According to DEVONtechnologies, adding support for searching within documents is a high priority, and some aspects of document management are also in the queue. The other features are harder to implement, but may appear farther in the future.

I should also mention that even though DEVONthink To Go 1.0.1 fixed some of the most serious bugs (including syncing problems and a disappearing toolbar), it’s not problem-free by any means. Although I haven’t experienced crashes or syncing problems, as some users have reported, I know there are several outstanding issues that DEVONtechnologies is actively working to resolve.

The Bottom Line — If you look at the user ratings for DEVONthink To Go on the iTunes Store, you’ll see that it’s almost an inverted bell curve—lots of one- and five-star ratings, a modest number of two- and four-star ratings, and very few three-star ratings. In other words: this app provokes strong feelings—users either love it or hate it!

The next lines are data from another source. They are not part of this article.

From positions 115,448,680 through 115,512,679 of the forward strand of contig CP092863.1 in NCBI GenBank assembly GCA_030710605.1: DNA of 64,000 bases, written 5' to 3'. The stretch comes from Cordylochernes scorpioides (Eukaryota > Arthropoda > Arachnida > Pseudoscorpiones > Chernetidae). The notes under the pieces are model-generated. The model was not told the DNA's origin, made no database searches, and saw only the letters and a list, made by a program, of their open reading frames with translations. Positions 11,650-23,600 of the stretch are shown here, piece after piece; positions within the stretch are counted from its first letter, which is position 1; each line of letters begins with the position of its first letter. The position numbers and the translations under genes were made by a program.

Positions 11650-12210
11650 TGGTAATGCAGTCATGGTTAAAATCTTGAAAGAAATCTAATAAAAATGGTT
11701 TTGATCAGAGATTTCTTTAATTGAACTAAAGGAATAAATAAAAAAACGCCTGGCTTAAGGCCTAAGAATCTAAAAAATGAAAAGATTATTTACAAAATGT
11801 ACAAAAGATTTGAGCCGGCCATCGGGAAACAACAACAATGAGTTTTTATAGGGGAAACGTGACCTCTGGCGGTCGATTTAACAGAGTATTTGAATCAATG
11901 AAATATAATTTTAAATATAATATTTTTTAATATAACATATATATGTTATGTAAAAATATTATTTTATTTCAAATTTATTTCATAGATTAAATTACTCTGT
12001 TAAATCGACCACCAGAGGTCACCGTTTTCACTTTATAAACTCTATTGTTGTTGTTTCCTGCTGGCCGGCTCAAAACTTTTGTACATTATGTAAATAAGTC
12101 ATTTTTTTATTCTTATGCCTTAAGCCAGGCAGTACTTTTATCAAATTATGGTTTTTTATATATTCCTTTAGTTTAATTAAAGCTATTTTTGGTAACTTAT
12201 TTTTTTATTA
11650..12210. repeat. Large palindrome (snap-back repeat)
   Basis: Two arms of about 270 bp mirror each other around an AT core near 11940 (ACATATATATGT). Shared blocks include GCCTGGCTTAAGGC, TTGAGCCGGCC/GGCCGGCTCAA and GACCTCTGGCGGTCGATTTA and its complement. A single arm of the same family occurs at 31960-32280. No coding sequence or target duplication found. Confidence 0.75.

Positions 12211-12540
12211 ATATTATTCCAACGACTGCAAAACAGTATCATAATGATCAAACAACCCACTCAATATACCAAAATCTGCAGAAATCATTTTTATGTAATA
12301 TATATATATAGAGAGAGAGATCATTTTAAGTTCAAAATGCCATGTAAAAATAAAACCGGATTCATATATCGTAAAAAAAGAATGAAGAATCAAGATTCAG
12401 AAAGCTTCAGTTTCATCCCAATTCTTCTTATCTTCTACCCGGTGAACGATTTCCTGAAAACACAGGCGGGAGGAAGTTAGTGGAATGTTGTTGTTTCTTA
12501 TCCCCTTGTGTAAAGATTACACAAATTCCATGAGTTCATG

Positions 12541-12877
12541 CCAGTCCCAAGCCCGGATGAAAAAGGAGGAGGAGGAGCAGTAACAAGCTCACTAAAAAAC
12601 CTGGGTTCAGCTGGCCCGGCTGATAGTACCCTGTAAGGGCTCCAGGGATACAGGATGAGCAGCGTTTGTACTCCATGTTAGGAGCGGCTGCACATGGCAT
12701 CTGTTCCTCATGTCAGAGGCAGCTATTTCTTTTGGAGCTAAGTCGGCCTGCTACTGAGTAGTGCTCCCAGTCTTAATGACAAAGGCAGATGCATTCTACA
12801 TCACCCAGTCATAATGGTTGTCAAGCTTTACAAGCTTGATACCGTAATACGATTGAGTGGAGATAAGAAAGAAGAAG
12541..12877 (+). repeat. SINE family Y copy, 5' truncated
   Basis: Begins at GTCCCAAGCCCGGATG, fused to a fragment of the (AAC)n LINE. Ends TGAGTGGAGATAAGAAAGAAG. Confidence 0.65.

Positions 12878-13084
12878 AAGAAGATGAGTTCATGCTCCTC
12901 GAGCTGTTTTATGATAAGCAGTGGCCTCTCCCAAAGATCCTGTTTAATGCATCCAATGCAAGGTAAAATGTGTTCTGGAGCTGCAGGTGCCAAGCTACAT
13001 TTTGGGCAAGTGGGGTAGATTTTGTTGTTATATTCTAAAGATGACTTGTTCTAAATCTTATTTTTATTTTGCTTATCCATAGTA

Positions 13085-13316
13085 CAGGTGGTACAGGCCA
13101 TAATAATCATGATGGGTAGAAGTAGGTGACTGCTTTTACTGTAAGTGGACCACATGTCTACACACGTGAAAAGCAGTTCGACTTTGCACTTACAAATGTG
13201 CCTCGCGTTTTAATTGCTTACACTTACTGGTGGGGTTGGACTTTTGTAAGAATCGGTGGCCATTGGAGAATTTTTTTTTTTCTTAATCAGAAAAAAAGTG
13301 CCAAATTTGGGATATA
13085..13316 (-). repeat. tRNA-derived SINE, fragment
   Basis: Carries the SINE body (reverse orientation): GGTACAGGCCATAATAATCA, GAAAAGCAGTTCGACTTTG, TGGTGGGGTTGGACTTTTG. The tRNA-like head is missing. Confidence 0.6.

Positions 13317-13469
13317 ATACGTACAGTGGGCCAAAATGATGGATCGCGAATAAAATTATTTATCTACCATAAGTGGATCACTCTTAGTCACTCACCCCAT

That doesn’t surprise me; I think it’s largely a matter of the extent to which users’ expectations were or weren’t met.

For one thing, consider the price. If you paid $149.95 for DEVONthink Pro Office, then an incremental fee of $14.99 to be able to carry all your data with you may be a no-brainer. At the other extreme, if you’re using the $24.95 DEVONnote, that same $14.99 could seem absurdly high. (DEVONthink Personal and DEVONthink Professional, at $49.95 and $79.95, respectively, are of course somewhere in between on the continuum of perceived value.) But what you paid for the desktop software is only part of the equation.